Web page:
Fuss and Bother

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Fuss and Bother

Postby trainsinmaine » Wed Jun 29, 2016 6:32 am

This is one of those "water over the dam" questions, but I'm going to ask it anyway: When it became apparent that the B&M was going to have to relocate part of the Central Mass. Branch at the turn of the last century due to the construction of the Wachusett Reservoir, why didn't its management try to strike a deal with the New Haven for trackage rights over the West Berlin-to-Clinton segment of the Agricultural Branch? A connection could have been made between the West Berlin crossover and downtown Clinton, then another connection with the WN&P. It seems to me that if such a deal could have been made, it would have saved the B&M the enormous expense of building a tunnel, a huge viaduct, and four to five miles of brand new track. The two lines ran roughly perpendicular to each other and weren't in competition; what would have been the problem? Was it mostly that (before J.P. Morgan) the two railroads hated each other?
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Re: Fuss and Bother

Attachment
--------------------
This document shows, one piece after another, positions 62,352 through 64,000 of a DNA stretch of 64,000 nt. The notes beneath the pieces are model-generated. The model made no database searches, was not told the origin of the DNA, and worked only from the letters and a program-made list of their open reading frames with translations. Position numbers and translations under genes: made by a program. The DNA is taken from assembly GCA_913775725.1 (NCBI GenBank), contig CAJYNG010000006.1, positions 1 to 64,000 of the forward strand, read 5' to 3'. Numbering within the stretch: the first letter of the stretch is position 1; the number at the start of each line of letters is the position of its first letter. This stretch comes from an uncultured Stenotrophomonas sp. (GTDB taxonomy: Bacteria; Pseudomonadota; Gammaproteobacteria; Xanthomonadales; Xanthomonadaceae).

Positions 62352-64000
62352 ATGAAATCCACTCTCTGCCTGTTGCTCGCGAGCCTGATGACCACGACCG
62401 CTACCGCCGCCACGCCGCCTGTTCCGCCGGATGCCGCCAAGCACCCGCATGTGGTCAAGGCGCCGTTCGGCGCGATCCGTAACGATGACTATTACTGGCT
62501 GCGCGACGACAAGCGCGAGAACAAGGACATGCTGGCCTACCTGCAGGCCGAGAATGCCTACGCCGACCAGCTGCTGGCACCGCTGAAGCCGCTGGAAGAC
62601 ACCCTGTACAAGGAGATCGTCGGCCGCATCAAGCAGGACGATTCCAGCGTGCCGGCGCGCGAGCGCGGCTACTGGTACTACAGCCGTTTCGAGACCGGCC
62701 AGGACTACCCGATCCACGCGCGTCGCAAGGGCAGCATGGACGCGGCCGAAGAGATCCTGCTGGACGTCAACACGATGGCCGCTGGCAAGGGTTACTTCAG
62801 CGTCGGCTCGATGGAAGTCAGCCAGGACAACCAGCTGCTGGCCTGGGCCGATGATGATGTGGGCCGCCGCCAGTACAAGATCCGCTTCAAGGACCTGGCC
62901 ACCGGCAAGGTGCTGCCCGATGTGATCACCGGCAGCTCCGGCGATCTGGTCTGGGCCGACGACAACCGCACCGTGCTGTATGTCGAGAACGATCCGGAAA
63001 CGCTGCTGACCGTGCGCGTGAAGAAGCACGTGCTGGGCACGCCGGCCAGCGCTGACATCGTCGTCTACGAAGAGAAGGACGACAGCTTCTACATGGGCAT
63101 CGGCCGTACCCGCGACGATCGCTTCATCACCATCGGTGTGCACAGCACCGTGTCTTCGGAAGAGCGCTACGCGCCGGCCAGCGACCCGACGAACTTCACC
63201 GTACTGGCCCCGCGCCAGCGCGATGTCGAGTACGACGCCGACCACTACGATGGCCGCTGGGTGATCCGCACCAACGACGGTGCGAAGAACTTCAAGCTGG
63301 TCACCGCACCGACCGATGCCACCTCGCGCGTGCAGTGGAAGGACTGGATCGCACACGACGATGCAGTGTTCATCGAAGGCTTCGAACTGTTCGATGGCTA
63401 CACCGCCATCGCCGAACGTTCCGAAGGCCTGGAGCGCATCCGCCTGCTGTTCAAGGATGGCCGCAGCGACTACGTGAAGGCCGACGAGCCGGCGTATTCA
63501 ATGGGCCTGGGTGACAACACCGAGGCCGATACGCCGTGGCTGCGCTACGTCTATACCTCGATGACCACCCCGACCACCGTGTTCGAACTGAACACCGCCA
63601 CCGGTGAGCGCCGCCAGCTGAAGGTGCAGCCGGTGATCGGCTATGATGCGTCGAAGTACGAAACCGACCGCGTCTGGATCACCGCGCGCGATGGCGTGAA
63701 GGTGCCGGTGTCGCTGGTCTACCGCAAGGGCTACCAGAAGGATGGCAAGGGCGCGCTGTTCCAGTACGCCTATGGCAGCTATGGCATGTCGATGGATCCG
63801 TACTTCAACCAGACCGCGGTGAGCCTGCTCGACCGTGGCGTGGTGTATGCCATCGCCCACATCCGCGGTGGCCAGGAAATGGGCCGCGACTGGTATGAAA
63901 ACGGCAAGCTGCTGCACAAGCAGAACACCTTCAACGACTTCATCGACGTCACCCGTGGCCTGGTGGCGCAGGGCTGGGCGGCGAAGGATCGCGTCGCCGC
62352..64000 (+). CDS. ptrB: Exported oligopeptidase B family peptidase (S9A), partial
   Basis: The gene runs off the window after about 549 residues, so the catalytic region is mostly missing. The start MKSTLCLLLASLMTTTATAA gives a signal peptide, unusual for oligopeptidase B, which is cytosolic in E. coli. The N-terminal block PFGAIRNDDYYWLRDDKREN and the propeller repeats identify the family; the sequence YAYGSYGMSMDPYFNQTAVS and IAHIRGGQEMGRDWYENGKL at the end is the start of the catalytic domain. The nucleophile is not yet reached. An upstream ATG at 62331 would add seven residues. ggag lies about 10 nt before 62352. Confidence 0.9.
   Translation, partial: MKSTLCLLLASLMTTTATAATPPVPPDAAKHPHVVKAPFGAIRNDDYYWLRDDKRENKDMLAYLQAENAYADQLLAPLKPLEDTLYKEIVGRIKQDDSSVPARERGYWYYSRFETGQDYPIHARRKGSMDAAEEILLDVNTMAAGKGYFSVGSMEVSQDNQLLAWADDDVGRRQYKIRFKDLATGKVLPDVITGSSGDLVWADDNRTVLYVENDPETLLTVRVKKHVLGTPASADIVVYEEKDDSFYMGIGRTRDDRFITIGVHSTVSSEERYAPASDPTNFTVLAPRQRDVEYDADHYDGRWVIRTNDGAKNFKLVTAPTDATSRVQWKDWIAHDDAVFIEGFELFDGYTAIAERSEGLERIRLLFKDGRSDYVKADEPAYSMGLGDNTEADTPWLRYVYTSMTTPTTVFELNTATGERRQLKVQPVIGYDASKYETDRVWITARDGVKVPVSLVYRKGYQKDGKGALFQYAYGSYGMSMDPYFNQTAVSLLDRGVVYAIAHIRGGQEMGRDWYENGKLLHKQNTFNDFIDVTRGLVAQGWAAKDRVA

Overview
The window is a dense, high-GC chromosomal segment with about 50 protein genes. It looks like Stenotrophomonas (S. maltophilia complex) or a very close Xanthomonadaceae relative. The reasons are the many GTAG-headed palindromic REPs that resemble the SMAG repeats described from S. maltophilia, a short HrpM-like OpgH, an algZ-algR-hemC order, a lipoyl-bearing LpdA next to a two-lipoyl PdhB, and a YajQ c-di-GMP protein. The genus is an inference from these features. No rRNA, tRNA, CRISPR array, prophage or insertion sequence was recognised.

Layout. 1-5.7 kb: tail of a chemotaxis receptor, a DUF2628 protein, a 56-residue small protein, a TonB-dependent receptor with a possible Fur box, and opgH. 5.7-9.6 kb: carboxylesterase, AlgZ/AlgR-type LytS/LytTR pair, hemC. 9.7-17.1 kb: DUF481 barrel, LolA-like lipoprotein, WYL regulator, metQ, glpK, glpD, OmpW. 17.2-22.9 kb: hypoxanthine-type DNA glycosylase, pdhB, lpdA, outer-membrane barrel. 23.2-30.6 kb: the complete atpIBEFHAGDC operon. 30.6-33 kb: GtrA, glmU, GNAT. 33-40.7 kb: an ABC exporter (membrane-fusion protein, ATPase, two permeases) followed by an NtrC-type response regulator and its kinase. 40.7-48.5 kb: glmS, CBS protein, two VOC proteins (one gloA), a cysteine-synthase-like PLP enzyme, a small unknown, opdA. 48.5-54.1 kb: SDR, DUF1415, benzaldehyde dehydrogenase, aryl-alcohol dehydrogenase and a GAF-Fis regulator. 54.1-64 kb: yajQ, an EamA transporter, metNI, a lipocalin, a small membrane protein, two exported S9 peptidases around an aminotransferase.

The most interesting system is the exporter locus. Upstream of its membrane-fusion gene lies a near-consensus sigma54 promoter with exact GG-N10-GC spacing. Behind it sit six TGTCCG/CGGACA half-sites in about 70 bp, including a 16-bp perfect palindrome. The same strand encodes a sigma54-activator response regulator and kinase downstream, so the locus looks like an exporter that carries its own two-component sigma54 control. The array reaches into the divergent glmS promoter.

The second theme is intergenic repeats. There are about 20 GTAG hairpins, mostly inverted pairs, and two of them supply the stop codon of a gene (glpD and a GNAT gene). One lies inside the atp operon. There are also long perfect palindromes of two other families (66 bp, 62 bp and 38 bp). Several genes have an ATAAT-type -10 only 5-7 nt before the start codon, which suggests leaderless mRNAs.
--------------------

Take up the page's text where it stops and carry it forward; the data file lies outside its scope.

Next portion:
Postby jaymac » Wed Jun 29, 2016 9:07 am

The Central Mass. was originally primarily active along an east-west axis to Northampton/Springfield. The Metropolitan Water and Sewerage Board -- later the MDC -- contracted to provide the relocated line as part of the dam project, so there was no expense, other than inconvenience, to the B&M. That and other information -- including the only subsequent establishment of Boston-Clinton passenger service -- is available in the B&MRRHS book The Central Mass., the 2008 expanded second edition being the better source than the original 1975 edition.
If the dam project had resulted in rerouting over what is now the Fitchburg Secondary, downtown Clinton would have been in near terminal gridlock. Grade separation and the two-level station had not yet occurred, and bringing what was then far more active rail traffic onto Clinton-proper roadways would have crippled horse-powered and motor-powered activity in the town. 100 -- even 50 -- years after the original construction, the routing might seem misplaced, but for its time, it was on target.
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